PowerFx Linux Shell Scripting

Having recently been able to run PowerFx on Linux and eventually on Raspberry Pi made me curious (and a bit greedy?) about how far can I stretch the PowerFx capabilities. You see, PowerFx have been so far so isolated and contained within the realm of Microsoft Power Platform and even by having my hands on its source code, yet I had to wonder what good is it if I can’t connect it to the external world?

Then I had this idea, can I turn into something like Python, with a command line interpreter where you can write scripts and run it from shell? That would be nice, but it so happens that such a command line interpreter for PowerFx does not exist yet! So how about trying to build one? If I manage to get a working interpreter for PowerFx it would be pretty neat.

Let’s start by saying that managing to pull this off on Linux wasn’t exactly straightforward, as getting the correct configuration in place to get this working was quite tricky. So for the sake of experimentation I’m keeping this pretty simple omitting many details as in validation and error handling. So this is by no means production grade code.

I’ve based this command line interpreter on the sample repo used on my previous article. I’ve only made a small modification so it would read script files and ignore lines starting with ‘#’ which we will see why later.

You will see that most of the modification I’ve done is on the Main() where I encapsulated the original code for expression matching and evaluation in a method called ParseLine() and then added command line argument handling and file IO to load scripts as shown below.

 public static void Main(string[] args)
        {
            ResetEngine();

            Console.WriteLine("Microsoft Power Fx Console Formula REPL, Version 0.2");


            if (args.Length > 0)
            {
                foreach (string line in System.IO.File.ReadLines(args[0]))
                    if (line.StartsWith('#'))
                        continue;
                    else ParseLine(line);

                return;
            }

            Console.WriteLine("Enter Excel formulas.  Use \"Help()\" for details.");
            // loop
            while (true)
            {
                // read
                Console.Write("\n> ");
                var expr = Console.ReadLine();

                ParseLine(expr);

            }
        }

I will spare you the copy and paste and provide you the modified repo to clone directly using the below git command

git clone https://github.com/fadyanwar/power-fx-host-samples.git

You might need however to modify the csproj to have your installed targetframework instead of netcoreapp3.1 shown below or install .net core 3.1 as detailed on my previous article.

  <PropertyGroup>
    <OutputType>Exe</OutputType>
    <TargetFramework>netcoreapp3.1</TargetFramework>
  </PropertyGroup>

  

Next you will need to build the project using the publish option so all the binaries would be included in a single folder then create a bin folder in your home directory so you can copy that publish folder into it after.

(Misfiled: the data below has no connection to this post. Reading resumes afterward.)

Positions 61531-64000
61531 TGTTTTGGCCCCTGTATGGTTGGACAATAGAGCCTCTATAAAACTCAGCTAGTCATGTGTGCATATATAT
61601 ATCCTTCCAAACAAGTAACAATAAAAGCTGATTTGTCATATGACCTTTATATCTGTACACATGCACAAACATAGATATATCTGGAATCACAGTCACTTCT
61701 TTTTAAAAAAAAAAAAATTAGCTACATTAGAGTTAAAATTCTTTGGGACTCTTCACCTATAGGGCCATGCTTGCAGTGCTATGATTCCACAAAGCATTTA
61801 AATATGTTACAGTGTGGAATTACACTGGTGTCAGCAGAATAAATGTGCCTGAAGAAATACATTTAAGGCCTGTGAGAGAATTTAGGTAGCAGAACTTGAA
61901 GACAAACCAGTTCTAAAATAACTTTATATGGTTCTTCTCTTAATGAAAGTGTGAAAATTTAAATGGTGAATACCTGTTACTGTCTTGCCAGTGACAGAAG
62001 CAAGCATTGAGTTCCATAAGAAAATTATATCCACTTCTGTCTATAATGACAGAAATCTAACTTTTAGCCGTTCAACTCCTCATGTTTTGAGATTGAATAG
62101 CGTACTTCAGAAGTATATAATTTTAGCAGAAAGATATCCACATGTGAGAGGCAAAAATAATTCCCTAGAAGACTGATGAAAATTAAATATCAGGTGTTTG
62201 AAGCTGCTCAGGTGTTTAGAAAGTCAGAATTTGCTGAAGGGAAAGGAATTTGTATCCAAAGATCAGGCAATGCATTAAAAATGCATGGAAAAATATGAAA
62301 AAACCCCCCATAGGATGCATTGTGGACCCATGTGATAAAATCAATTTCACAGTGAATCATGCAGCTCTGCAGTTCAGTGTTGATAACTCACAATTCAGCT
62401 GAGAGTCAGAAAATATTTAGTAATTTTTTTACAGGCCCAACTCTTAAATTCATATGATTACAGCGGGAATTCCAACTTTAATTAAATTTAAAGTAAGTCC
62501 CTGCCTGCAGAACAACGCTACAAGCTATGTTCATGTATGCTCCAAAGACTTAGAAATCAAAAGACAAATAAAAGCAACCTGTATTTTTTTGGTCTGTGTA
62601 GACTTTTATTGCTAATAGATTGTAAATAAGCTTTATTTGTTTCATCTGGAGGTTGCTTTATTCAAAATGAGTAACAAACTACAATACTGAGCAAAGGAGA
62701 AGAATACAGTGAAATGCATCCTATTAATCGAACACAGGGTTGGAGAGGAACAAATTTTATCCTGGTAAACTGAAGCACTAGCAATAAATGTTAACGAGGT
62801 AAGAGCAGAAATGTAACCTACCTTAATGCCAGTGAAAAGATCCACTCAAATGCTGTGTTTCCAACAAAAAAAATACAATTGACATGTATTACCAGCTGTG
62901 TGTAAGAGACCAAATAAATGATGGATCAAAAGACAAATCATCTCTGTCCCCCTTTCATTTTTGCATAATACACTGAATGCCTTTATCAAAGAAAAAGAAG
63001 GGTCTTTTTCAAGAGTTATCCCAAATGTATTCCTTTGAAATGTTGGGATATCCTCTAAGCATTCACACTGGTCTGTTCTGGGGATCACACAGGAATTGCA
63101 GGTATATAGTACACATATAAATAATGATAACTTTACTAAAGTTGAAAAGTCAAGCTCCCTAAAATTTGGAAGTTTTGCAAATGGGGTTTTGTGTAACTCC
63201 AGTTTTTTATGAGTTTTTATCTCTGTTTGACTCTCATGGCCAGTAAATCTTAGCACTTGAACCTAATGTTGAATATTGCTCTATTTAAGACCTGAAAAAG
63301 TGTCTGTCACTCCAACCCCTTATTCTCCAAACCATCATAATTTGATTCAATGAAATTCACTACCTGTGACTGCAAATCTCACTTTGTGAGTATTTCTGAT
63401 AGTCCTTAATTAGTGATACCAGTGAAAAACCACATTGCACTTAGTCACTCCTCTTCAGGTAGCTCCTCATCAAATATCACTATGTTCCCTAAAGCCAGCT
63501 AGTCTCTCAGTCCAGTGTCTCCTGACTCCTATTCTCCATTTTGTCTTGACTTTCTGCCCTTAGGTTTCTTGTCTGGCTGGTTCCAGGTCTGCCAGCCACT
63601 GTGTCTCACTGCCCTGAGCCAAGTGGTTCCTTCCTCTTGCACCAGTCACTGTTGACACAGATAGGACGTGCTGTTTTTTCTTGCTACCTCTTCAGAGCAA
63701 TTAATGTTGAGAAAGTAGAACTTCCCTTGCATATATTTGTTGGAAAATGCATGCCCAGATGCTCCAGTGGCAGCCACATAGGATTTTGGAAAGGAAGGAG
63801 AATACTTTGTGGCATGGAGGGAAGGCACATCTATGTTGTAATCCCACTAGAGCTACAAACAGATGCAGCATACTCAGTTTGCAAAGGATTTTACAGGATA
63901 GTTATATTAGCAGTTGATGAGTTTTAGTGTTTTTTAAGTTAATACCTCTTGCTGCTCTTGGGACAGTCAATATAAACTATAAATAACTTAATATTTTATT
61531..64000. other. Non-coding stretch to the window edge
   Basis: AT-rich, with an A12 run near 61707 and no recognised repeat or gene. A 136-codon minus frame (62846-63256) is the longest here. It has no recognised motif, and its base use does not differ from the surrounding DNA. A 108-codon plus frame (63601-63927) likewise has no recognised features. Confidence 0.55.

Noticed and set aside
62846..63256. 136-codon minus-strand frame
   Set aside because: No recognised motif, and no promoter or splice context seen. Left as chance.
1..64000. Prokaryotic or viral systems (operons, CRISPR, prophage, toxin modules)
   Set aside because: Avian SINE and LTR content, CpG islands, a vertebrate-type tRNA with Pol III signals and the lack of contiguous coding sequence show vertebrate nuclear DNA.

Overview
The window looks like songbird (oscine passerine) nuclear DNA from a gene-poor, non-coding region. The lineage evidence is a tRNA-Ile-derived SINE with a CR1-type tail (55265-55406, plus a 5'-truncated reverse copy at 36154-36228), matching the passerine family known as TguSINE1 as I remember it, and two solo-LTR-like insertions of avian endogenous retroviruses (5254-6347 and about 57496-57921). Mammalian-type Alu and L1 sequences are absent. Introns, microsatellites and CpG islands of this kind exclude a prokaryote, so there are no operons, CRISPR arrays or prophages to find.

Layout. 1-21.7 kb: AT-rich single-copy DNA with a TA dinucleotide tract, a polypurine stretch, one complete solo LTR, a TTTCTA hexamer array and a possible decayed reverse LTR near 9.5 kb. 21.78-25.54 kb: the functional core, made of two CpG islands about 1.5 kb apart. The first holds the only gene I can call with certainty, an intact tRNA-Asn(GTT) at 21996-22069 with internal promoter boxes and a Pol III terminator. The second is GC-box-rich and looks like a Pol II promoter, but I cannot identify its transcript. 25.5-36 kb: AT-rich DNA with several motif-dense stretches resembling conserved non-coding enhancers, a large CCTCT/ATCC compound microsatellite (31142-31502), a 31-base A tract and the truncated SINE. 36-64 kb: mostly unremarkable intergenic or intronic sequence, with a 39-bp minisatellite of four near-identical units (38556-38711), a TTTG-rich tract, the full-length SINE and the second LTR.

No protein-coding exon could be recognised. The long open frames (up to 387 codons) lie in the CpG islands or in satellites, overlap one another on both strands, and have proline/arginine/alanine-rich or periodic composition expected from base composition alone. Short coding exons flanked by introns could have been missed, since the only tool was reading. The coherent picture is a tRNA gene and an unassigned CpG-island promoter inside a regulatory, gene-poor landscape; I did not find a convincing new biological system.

dotnet publish power-fx-host-samples/Samples/ConsoleREPL/
mkdir bin
cp -r power-fx-host-samples/Samples/ConsoleREPL/bin/Debug/netcoreapp5.0/publish/* bin

Confirm that you have everything in place in the new bin folder in your home directly by typing

ls ~/bin

You should see the publishing output as below

Also if you execute the ConsoleREPL like below you should see the below output of the sample REPL console which you can exit by typing in Exit()

./bin/ConsoleREPL 

Now the interesting part. You will create a soft link to ConsoleREPL binary file so you can call it with a different name which would be in our case powerfx for our new command line name. Then we will add the folder to our $PATH environment parameter so the system can see it when powerfx is invoked.

cd bin
ln -s ConsoleREPL powerfx
export PATH=$PATH:$HOME/bin

After this you will be able to type powerfx anywhere in shell and get to the REPL console.

Note that if you wish this new command to be available next time you open the shell you will need to add it or your shell .profile or .bashrc files. You might find that the home bin folder is already there. If you type powerfx now in the command line you will get the same output of the ConsoleREPL since the link you had created is pointing at it now.

Next we will create our PowerFx script. Using your prefered text editor copy and paste the below lines into a new file named script.pfx as shown below. I personally prefer nano text editor.

#!bin/powerfx

Text("Hello World!")

When done, save your work and run the below command to make the script executable.

chmod +x script.pfx

Then here is the fun moment. Using your new command line interpreter type in the below command to invoke the script directly.

./script.pfx

If all is good, you should get the below result. If so, you have just written and executed your first PowerFx hello world script on Linux, congratulations!

Hopefully you have learnt something new from this article. If so, I would appreciate it if you share it with a friend who might find this interesting. Feel free to play around with this and give me a shout online with your work. I would be more than happy to hear from you and see what have you done with it. Thanks for reading!

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